Small Town Rebuilds After Tornado
SPENCER, S.D. (AP) _ Almost wiped off the map 10 months ago by a killer tornado, this prairie town is a checkerboard today _ new homes alternating with bare tracts of land where houses and businesses exploded into splinters of wood the size of half-dollars.
Residents trying to rebuild caught a break this winter, with temperatures mild enough to allow home-building and other construction to continue. A normal winter would have stopped progress in its snowy tracks.
``We’ve got a lot of rebuilding to do. But it’ll work,″ says Mayor Rocky Kirby, 65, who has lived in Spencer since 1953. ``Crews were on the roofs putting shingles on. They would have had to stop if the winter had been raging.″
Every month this winter was warmer than normal. February’s average temperature was almost 30 degrees, 10 degrees above average, says Mike Fuhs, a meteorologist with the National Weather Service in Sioux Falls.
Flower bulbs have yet to peek through the chilly soil, and the trees are still bare of green. But spring is in the air. Last spring, on May 30, a tornado with wind estimated at 260 mph destroyed all but 30 of Spencer’s 186 buildings. The twister killed six people and injured 150, half of what was then the town’s population of 320.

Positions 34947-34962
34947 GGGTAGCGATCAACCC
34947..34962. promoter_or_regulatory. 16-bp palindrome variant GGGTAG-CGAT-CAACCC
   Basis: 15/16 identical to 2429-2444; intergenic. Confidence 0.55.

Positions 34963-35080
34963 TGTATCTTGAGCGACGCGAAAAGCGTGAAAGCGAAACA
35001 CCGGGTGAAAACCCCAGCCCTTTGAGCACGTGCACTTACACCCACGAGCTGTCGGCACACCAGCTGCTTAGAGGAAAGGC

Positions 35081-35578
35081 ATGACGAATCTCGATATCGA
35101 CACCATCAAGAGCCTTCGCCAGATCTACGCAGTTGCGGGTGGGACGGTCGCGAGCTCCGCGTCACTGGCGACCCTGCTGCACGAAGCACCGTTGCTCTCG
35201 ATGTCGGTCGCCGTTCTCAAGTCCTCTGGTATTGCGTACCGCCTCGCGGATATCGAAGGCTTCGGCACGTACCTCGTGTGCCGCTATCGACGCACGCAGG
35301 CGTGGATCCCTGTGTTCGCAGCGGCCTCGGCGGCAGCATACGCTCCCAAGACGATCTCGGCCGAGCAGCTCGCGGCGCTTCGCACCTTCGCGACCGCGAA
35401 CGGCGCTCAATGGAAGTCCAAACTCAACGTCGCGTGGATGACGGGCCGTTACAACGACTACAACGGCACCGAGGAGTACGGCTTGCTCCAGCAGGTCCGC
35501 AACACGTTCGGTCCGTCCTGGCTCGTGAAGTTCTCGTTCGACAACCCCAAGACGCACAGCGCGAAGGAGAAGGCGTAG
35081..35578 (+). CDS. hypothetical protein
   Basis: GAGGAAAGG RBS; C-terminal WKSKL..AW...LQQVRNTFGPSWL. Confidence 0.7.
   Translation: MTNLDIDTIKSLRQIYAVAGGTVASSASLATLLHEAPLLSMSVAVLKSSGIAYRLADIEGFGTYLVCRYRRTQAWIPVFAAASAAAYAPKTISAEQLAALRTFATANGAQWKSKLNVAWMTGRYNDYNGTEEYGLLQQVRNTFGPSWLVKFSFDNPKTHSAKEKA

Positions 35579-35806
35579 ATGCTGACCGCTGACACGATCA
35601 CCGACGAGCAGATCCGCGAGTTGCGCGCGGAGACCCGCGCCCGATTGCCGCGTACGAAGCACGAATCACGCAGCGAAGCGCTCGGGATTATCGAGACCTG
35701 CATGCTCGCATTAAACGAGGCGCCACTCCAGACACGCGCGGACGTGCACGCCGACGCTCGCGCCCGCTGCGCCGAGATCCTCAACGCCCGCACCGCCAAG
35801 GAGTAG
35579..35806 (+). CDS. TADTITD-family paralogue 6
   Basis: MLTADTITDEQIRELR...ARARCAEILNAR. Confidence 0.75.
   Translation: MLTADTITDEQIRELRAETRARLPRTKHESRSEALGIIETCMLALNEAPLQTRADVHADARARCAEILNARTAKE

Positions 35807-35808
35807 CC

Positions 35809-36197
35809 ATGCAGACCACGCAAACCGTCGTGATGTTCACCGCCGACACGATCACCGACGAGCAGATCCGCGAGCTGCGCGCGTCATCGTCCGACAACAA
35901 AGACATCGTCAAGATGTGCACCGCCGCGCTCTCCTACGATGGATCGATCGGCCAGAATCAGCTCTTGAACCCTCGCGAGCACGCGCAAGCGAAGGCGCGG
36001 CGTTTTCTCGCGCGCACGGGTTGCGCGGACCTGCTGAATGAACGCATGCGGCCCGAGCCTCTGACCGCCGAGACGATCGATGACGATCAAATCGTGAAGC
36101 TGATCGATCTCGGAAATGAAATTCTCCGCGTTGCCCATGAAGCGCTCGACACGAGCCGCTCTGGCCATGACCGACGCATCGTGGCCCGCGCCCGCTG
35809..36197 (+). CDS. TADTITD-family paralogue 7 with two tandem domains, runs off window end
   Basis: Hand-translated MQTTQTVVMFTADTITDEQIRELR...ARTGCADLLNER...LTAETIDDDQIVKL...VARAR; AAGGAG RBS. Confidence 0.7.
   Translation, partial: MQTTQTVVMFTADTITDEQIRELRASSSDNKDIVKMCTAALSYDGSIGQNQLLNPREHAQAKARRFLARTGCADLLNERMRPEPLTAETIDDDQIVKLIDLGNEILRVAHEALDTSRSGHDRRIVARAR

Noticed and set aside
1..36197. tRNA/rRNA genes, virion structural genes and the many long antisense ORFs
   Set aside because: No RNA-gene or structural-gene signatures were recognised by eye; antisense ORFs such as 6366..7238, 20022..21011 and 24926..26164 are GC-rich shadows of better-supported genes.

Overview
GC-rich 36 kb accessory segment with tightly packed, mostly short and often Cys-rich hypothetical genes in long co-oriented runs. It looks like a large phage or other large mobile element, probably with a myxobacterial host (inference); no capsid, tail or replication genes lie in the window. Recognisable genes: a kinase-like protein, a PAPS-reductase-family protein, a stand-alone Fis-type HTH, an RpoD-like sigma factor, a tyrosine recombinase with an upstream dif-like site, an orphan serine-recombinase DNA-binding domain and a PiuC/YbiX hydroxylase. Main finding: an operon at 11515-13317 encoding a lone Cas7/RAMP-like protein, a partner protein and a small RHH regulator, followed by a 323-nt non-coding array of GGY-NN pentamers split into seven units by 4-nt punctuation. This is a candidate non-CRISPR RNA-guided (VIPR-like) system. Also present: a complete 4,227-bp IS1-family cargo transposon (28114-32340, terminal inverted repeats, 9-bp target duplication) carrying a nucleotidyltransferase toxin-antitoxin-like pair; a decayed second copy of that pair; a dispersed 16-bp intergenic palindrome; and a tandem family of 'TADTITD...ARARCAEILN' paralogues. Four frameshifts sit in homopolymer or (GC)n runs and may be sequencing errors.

Surrounded by fields of corn and soybeans and pastures for livestock, Spencer was settled in the 1880s as a railroad stop. Like many tiny towns on the Great Plains, Spencer had been struggling long before May 30.
The population was aging. The school, movie house and lumber yard had closed. Many people were sure the tornado would be the end of Spencer.
But thanks to $5 million in government aid and private donations, 22 new homes have gone up since the tornado. A new bank and two apartment buildings should be complete by May 1. The new fire station, library and post office will open in late summer.
Still, the town never recovered its already dwindling population. Kirby estimates 140 residents are left.
Most who moved away were elderly. Some went to live with relatives in other towns or other states. Others moved into apartments in nearby Mitchell.
The town’s average age was 65-70 before the tornado. Now the average age is 50, Kirby guesses.
``Who wants to rebuild at 80 years old? You’d never see the end of it,″ says Kirby’s wife, Juanita.
Planners say the rebuilding of Spencer can be a model for invigorating rural communities.
Part of that restoration will start late this month. The tornado shredded many of Spencer’s trees, so on Arbor Day, April 30, state forestry officials will kick off a three-year program to plant 2,000 trees and shrubs.
The trees will be strategically planted to reduce wind, curb snow drifts and help cool the town in summer, says John Ball, an associate professor with South Dakota State University’s department of forestry, horticulture, landscape and parks.
``We had a lot of beautiful trees planted 80 to 100 years ago,″ Kirby says. ``Ash, elms, a few cottonwoods, beautiful big shade trees.″
The Kirbys are confident that, as more houses go up and new trees are planted, former residents will return and new families will move in.
``They like living in a little town,″ Mrs. Kirby said. ``They don’t want to send their kids to a big school.″